On paper, India’s environmental regulations are extensive. In practice, they are often ineffective, largely due to patchy enforcement. This leaves the citizen to frequent the courts for judicial directions which are mostly ad hoc. The result is a regulatory stew — a state of perpetual uncertainty that helps neither environment nor economic development.
Acknowledging that our inability to build institutions for regulating natural resources has led to this mess, senior Supreme Court advocate Shyam Divan and veteran professor of environmental policies Armin Rosencranz attempt to untangle the strands by profiling the regulations and exploring regulatory “problems and needs with the comprehensiveness and rigour of an American law casebook” in the third edition of Environmental Law and Policy in India: Cases and Materials.
A valuable resource for the students of environmental law and green activists, the book is candid about the risks of over-dependence on judiciary even as it notes that the role of our constitutional courts in spurring the evolution of Indian environmental laws since the 1980s has been a journey unparalleled in the world.
The proactive spirit in the post-Emergency period and the urgency triggered by the 1984 Bhopal disaster have dissipated since. While assuring that “there is no immediate danger of the judges dropping the ball”, the authors concede that judicial “fatigue” or “restraint” has replaced the reformist zeal that once characterised the higher judiciary’s approach in many PILs.
“The court continues to expound lofty principals but seldom apply them with a rigour that would tangibly benefit the affected,” the book observes, likening the outcome to “a hedge trimming exercise, snipping off a few stray vines here and there, whilst preserving intact the project clearance.”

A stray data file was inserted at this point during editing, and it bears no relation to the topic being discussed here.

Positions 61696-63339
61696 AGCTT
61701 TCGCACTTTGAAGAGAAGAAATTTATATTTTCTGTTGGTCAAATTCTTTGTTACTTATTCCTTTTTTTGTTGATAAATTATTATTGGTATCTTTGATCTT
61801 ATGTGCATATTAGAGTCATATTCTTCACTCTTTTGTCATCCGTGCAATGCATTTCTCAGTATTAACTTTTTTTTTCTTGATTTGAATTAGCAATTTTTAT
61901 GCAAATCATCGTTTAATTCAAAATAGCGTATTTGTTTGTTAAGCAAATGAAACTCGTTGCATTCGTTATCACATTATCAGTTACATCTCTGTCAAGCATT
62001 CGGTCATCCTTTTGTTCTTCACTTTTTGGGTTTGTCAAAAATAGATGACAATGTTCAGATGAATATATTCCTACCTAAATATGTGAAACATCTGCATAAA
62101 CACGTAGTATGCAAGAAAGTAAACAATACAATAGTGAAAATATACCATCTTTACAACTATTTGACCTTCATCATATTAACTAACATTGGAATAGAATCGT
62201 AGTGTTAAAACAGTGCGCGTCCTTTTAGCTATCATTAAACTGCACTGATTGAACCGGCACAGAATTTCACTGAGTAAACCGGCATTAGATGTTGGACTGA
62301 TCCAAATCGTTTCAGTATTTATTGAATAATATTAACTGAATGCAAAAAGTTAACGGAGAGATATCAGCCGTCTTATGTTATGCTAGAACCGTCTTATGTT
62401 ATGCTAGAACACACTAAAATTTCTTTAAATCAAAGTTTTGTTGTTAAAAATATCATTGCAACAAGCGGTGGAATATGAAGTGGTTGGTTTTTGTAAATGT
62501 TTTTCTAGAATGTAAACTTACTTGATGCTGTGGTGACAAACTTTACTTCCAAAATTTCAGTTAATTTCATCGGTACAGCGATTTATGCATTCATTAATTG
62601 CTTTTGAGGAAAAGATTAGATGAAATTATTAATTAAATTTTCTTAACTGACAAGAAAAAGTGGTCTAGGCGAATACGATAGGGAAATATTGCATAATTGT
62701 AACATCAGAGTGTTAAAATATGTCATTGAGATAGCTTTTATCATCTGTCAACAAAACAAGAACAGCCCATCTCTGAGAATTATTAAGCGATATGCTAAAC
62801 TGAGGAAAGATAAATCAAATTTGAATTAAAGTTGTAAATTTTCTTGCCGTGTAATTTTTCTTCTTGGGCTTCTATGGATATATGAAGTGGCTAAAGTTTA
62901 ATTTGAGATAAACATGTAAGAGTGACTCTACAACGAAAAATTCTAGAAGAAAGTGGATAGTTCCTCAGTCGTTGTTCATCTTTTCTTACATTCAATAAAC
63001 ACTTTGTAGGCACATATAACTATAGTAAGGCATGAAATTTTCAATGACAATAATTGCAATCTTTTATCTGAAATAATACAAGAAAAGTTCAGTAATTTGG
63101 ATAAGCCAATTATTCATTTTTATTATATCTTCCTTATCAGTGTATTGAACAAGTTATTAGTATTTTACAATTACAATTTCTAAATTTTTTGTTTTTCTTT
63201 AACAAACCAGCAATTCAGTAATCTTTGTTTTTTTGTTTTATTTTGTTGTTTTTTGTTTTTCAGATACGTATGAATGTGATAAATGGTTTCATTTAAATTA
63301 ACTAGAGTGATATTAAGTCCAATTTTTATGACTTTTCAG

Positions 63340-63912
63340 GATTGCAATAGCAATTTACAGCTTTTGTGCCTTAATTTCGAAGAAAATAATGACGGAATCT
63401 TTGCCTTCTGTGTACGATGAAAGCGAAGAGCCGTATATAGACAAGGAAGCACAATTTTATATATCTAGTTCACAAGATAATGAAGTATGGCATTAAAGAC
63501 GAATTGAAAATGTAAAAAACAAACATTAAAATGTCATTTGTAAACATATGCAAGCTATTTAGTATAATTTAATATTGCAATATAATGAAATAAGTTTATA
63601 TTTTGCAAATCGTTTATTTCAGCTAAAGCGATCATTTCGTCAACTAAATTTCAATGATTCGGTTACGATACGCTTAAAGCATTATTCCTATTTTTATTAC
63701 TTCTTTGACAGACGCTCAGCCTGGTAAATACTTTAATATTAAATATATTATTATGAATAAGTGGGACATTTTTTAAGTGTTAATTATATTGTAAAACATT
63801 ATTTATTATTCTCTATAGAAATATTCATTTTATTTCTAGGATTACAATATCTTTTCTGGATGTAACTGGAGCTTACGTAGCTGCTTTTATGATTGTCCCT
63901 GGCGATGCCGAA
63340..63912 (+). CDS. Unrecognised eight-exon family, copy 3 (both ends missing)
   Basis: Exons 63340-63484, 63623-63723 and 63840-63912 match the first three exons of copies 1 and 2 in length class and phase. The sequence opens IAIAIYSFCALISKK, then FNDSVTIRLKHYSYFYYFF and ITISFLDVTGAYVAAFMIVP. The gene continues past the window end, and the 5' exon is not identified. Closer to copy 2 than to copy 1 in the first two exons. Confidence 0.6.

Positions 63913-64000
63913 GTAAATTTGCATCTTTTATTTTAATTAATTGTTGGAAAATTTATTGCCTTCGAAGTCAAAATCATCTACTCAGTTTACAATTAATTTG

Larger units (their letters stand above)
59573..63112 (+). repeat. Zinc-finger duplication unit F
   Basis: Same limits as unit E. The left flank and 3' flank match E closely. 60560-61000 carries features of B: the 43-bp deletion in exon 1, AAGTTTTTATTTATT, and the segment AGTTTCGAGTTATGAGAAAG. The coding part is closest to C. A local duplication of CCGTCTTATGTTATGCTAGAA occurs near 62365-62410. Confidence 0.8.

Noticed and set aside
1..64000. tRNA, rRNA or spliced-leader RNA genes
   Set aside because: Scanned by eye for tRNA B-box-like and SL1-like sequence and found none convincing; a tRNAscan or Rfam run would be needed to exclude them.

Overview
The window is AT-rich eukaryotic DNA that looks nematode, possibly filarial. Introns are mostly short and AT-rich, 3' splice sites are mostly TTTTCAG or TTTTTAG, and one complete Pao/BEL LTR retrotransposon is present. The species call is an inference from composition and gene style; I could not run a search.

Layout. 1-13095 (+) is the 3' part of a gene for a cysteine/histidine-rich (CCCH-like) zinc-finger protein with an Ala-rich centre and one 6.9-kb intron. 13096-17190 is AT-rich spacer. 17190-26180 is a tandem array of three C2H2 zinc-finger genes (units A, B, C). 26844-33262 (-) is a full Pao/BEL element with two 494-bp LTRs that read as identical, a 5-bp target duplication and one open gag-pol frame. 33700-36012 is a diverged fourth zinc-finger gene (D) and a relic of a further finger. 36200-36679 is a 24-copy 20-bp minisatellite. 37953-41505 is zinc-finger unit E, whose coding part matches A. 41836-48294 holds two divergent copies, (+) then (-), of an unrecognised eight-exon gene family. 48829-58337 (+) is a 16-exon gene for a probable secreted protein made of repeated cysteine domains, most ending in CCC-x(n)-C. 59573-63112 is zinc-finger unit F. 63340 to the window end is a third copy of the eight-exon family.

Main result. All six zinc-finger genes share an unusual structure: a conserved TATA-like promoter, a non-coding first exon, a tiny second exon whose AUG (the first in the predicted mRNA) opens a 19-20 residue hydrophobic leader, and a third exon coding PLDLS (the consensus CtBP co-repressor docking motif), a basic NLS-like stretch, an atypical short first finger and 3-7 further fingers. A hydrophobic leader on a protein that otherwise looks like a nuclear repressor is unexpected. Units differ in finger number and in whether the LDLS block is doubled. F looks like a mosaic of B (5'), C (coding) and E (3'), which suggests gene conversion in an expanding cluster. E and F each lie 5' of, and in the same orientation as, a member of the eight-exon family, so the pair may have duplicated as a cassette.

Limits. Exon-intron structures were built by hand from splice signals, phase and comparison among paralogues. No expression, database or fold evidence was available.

Cautioning that this ‘hands off’ approach is likely to strengthen, the authors record that “the unwritten premise of judicial balancing dressed up as ‘sustainable development’ is that economic growth must continue unimpeded.”
The signs of this shift are unmistakable. In the early 1980s, the apex court’s willingness to expand the concept of ‘person aggrieved’ — through liberal ideas of representative and citizen standing — was the most significant factor that spurred the growth of PIL and transformed the environmental litigation landscape in India.
Today, courts and tribunals seem to be less accommodating of petitioners who are not aligned with the development agenda. In 2020, for example, the National Green Tribunal (NGT) dismissed 22 appeals against green clearances issued to 20 projects. Half of these dismissals were on the technical ground that appellants did not approach the NGT in time.
In any case, courts are not meant to be the panacea for all environmental woes. The book quotes professor Charles E Corker of the University of Washington School of Law: “We are in some danger of leaving the most pressing environmental problems unresolved — or even made worse — because the commotion of litigation has persuaded us that something has been accomplished.”
It is for elected governments, and not the judiciary, to decide how to allocate natural resources through transparent, responsive and participatory decision-making. For effective environmental governance, the book underlines the need for a robust institutional framework that inspires public trust and fulfils the promise of its laws.
Title | Environmental Law and Policy in India: Cases and Materials
Author: Shyam Divan & Armin Rosencranz
Publisher: Oxford University Press
Price: Rs 950
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